Nixon and Reagan both came to power on a platform of cutting government, but left Washington having inflated spending and created vast new bureaucracies. Both proved surprisingly sympathetic to protectionism, disguised tax increases, big deficits, and regulation, generally beating out the Democrats in the competition for which party could govern more irresponsibly.

The city of Washington itself reflects this reality. Of all the imperial-style bureaucratic structures in that city — all massive and indistinguishable from state edifices erected by Ceausescu or Stalin, except more expensive and far more elaborately furnished — the largest is called the Ronald Reagan Building.

Nice irony, isn’t it, that it is named for the president who promised to cut government while doubling it and creating many new agencies. Fitting with Republican tradition, too, the Reagan building is the first federal building in DC dedicated to combining the public and private sectors.

Who works there? Employees for the egregious US Agency for International Development, and many White House employees too. Also Volkswagen of America. The Customs Department and the Nixon-created Environmental Protection Agency lease space there but so does the US-Mexico Chamber of Commerce and many other groups. Here we have the whole of the Republican reality in one massive space: big government working with big business to enlarge the state and its spending at the expense of everyone else.

If you want to visit the Ronald Reagan building, you need to take a flight (security now overseen and guaranteed by the federal government, for the first time in history, thanks to George W. Bush, the son of Reagan’s vice president) into the government-owned and operated airport also named after Ronald Reagan. These are all small symbols, but they point to a very important reality that is completely denied in popular political wisdom: the Republican Party is the party of power.

The ideological base of the party has returned to its historic stance. The love of liberty in evidence among the party faithful is a feature of the out-of-power principle: Republicans don’t like to be ruled by Democrats. But the test of its sincerity comes with the behavior of the party in office, and here Republicans fail miserably, with the single exception of Ron Paul.

There are three intellectual/cultural roots of the failure. First, there is the age-old problem of chauvinism and militarism and finally uncritical support of imperialism and the celebration of destruction and murder. A conversion of the Republican Party would require that it recognize that patriotism means love of country, not government, and toleration, not hatred, of the other. The party would also have to purge its old Cold War habit of regarding the global US military empire as the protector and spreader of freedom.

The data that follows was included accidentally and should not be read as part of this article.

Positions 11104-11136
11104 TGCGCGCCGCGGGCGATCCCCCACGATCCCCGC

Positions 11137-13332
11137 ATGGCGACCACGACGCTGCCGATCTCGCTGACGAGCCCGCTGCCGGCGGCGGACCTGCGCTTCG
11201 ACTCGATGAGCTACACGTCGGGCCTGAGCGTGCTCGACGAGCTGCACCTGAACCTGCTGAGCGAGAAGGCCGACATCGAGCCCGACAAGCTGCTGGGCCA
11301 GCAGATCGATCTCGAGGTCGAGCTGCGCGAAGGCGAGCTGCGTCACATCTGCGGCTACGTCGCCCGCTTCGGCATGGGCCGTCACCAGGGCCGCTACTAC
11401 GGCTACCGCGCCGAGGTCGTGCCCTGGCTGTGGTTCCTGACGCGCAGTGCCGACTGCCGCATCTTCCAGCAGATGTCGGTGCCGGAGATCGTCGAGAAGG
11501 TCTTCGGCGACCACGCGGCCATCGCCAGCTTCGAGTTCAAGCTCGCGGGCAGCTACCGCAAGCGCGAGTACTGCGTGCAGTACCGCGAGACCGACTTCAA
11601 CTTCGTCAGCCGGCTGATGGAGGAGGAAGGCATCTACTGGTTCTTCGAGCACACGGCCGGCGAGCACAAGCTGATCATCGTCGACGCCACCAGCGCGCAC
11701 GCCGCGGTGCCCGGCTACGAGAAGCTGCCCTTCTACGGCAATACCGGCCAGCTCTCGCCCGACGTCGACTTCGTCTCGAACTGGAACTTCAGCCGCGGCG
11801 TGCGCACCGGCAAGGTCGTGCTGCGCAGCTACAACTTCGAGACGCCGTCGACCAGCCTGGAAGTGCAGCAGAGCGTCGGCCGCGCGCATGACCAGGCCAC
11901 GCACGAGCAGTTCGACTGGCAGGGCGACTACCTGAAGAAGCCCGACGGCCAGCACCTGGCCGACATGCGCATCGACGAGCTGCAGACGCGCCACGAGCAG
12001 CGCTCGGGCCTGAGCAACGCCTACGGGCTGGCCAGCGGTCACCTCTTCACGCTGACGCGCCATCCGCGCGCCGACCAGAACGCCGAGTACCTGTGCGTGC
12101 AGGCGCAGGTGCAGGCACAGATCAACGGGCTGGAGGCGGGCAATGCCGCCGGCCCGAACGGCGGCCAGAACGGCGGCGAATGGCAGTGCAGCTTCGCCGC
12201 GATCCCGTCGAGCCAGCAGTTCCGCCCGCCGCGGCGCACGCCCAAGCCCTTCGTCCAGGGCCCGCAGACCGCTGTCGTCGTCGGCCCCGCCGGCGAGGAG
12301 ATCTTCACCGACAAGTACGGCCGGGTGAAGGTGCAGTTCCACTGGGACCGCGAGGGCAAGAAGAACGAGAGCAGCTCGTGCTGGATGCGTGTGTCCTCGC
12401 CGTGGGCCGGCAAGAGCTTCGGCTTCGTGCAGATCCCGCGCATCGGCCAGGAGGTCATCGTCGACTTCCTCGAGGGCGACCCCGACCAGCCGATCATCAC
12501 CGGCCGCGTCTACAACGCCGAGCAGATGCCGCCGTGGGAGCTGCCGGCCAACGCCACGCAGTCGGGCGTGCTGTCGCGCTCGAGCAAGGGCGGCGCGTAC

Second, there is its devotion to the idea of force, which, during peacetime, shows up in the conservative support for “tough on crime” policies, jails as a means of social control, the war on drugs, and the general belief that the “rule of law” (really the rule of police) is capable of stamping out vice and anti-social behavior. Under the right conditions, this conviction mutates into a belief that the American world presence can control and civilize the whole world.

Third, there is its theological-political position that the American experience represents a unique godly intervention into world affairs, and that the American mission is a holy one guided and blessed at every step by the Creator. The roots of this error lie very deep in America’s past, dating to 17th-century New England. But it is especially worrisome on the level of a world empire, with power-mad politicians claiming to act through Divine Mandate.

Until something curbs these tendencies, the Republican Party will continue to represent a threat to liberty. Whether the Democrats will see their chance and become once again, at least in relative terms, the party of peace, freedom, frugality, and normalcy is hard to say. Certainly the Bush experience represents something of a teaching moment for the left. What can they learn? Do not trust the state. Do not ask it for anything. Reject power and all its works. Once unleashed, it resists containment. Even if the left will forever loathe capitalism and the market economy, it can come to recognize that the state which tramples on property at home will trample on everyone’s liberties, at home and everywhere.

Llewellyn H. Rockwell, Jr. [send him mail] is president of the Ludwig von Mises Institute in Auburn, Alabama, editor of LewRockwell.com, and author of Speaking of Liberty.